At one of the lowest low points during the lockdown last year (jeez, it still feels so weird saying lockdown last year — how has it been a year already?!) when loneliness was me, I noticed that what I was really lonely for, so desperate for was actually, tacticle, tangible togetherness and intimacy with people, other bodies, activities, experiences. It struck me how much I missed play.
I use the word a lot lately.
I want to play. I miss play. I want more play in my life.
I know now that what I mean is levity. And that’s a much more rounded, wholesome word for what I mean and want. Because it’s not so much about the doing, or the actual activity at hand, but a feeling I have been missing.
Lightness. Silliness. Fun.
And so I began to wonder about the feeling around fun. How does it feel to have spontenity? What does that make me feel? How does my body respond? What memories come up when I think about lightness, play, frivolity, intimacy, joy.
One thing came up strongly: a need to note the moments, in the moment they occur. To witness exactly what I feel when I’m having fun.
I don’t know if I’ve ever made fun a focus in my life. It always was a byproduct, a happy happenstance of everything else I did — whether work, life, travel or any other pursuit. I have had plenty of fun in my life, just never made an effort to cultivate it. To make a dedicated space for it, go at it with intention and method.
It sounds a bit counterproductive, I know. To want spontenity and fun, but to talk about going about it with method. But what it means to me is, after years spent looking inwards and dealing with the loss of people and experiences that come with that choice, I am ready to step out some. To embrace people and experiences again. This time, from a place of intention and knowing what I want.
It’s a big difference for someone like me.
In all this thinking about fun, I recollected (unsurprisingly) my childhood — possibly the only time in anyone’s life where making fun happen is a focused chase, with near zero distractions. I remembered weekends from my years before age 13, where I would spend all day at play mostly by myself in imaginary worlds that were amalgamations of select fragments of my real life mixed with fantasies from a world I inhabited in my head. Having playmates or company wasn’t a prerequisite. I think I was pretty self-sufficient, and I used pillows and toys as alternative characters and playmates hahaha. Later in my adolescent years, I know fun turned into spending time being lazy, soaking in a book to such a degree that I’d forget to shower and other basic everyday things. I know fun took on a different colour when I was later on in my teens, when buddies, going out, socialising was a whole new world. It was also when I realised, quite gleefully, that I also thoroughly found fun in doing things like cleaning my room, redecorating it, building a space that reflected who I was then, where I’d spend a lot of my time.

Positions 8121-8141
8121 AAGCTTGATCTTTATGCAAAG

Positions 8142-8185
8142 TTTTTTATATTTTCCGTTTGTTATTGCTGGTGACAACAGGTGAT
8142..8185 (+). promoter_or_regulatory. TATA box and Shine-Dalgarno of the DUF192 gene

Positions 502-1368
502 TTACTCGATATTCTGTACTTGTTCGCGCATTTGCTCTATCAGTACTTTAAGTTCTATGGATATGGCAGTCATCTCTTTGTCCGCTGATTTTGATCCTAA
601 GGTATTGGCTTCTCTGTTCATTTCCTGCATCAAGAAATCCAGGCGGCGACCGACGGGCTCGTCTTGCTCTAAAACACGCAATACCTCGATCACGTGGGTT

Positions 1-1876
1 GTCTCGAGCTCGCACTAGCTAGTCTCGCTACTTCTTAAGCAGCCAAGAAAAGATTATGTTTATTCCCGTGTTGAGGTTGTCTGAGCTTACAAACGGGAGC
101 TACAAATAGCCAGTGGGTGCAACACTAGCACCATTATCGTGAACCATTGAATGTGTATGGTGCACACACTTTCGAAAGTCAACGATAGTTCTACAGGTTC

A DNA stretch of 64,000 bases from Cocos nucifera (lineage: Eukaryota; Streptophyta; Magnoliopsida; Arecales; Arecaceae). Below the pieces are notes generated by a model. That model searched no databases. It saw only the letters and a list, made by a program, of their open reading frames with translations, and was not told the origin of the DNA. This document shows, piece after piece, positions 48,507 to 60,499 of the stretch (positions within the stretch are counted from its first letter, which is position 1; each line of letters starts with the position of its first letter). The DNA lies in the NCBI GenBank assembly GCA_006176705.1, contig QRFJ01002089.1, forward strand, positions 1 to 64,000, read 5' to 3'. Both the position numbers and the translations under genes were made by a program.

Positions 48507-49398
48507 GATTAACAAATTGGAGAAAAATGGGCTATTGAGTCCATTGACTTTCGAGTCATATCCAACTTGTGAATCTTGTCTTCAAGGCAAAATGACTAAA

If there is one element that was consistent through all the memories that came up it was this: an endlessly dawdly space of time that lingers with no end in sight. That feeling of ease that comes when there is nowhere to be, nothing really to do. When there body relaxes and literally occupies the hours that lie stretched out ahead of me. A full body feeling of enjoyment from being unhurried.